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When someone passes away, any property titled in their name immediately becomes part of their “estate.” An estate is a legal entity created under the law to help protect both real estate and personal property (things like jewelry, furniture, guns, etc.) as it is transferred to those who stand to inherit it. If the person dies without a valid will, then Florida law provides for the disposition of the property by way of the “intestacy statute” in place that explains who gets what if there is no valid will.

Image: Last Will and Testament of William Shakespeare (dated 1616)

For most people in Florida with significant property (a house, vacation properties, a car or two, etc.), they will likely have had a sophisticated estate plan in place where they’ve had drafted and executed one or more documents, including a Last Will and Testament. This will define who gets what (the beneficiaries) as well as who is to handle the responsibility of the estate itself (the personal representative), among other things.

What the Last Will and Testament provides does not have to be shared with anyone under Florida law. That means that provisions in a will can come as a big (BIG) surprise to relatives and friends who are surprised or even shocked to learn how the decedent has chosen to dispose of his/her property.

Surprise or shock is one thing. However, it’s a more serious situation when there is a suspicion that some kind of wrongdoing has happened — that there has been fraud, duress, a mistake, or even undue influence.

  • What if you suspect that some kind of bad act(s) helped create these will provisions, because they just don’t align with what you know to be the decedent’s real wishes?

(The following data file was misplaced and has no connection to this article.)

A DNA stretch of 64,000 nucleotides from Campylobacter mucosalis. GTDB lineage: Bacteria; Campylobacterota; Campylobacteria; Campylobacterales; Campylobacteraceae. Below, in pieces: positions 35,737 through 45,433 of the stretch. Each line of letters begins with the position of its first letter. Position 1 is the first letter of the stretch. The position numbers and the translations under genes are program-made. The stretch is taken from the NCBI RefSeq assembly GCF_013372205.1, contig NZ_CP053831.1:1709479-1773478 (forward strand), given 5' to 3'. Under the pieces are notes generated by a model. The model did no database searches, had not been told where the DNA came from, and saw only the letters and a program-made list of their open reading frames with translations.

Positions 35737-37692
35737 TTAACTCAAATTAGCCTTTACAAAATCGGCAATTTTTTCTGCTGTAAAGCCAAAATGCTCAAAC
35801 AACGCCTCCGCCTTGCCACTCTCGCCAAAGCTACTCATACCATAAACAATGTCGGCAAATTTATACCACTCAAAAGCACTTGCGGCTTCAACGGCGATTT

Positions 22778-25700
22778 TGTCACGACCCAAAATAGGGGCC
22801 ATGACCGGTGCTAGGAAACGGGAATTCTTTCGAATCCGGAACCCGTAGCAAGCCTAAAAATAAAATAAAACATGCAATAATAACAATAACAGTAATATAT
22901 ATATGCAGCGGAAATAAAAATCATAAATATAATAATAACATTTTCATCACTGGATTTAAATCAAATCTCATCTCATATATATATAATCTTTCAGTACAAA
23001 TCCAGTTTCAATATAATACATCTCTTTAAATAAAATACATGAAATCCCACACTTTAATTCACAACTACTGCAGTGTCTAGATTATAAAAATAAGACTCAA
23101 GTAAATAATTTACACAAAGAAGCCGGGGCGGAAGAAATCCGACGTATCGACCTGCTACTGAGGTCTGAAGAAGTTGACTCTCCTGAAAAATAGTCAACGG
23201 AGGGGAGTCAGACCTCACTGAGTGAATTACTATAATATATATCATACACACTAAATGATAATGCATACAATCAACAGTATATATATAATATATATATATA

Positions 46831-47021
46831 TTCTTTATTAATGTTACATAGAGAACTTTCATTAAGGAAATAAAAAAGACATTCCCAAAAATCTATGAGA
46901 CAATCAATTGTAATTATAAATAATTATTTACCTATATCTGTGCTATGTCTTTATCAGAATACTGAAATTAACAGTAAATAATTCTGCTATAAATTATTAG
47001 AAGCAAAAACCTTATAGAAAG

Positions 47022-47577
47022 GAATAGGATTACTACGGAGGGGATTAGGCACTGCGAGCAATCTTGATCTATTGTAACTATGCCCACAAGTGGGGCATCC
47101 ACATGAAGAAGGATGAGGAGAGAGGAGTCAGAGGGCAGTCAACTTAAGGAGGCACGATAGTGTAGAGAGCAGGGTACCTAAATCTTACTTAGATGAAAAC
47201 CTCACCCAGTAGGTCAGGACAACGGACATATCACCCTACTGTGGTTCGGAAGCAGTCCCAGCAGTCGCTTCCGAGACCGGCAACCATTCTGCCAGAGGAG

• What can you do? After all, the will is a formal document, and it’s been filed at the courthouse, right?

Challenging a Last Will and Testament

When a beneficiary or other interested party thinks that there has been some wrongdoing which has resulted in the Last Will and Testament being filed and accepted for probate in Florida, then that person can challenge that will on a number of bases and ask the judge to review and consider the circumstances before the property is distributed. If the challenge is successful regarding certain provisions of the will, or the will in its entirety, then the result is an official court judgment that VOIDS that language. The document will not have any legal authority, and the estate will proceed in distributing the property under the terms of another document or under the Florida intestacy statute.

Florida Statute 732.5165 states:

A will is void if the execution is procured by fraud, duress, mistake, or undue influence. Any part of the will is void if so procured, but the remainder of the will not so procured shall be valid if it is not invalid for other reasons. If the revocation of a will, or any part thereof, is procured by fraud, duress, mistake, or undue influence, such revocation is void.

Will Contests are Lawsuits

This challenge to a will results in a litigation commonly called a “will contest.” Florida Statute 732.518. It is a formal proceeding filed in the same courthouse where the will has been filed. It is an “adversary proceeding” in the probate court, and it is a full-fledged lawsuit. There are parties on both sides. There is discovery (requests for documents, interrogatories, depositions). There are hearings. If issues are not resolved prior to trial, there can be a full jury trial on the merits of that will contest.

Presumptions Will Apply That Judges Must Follow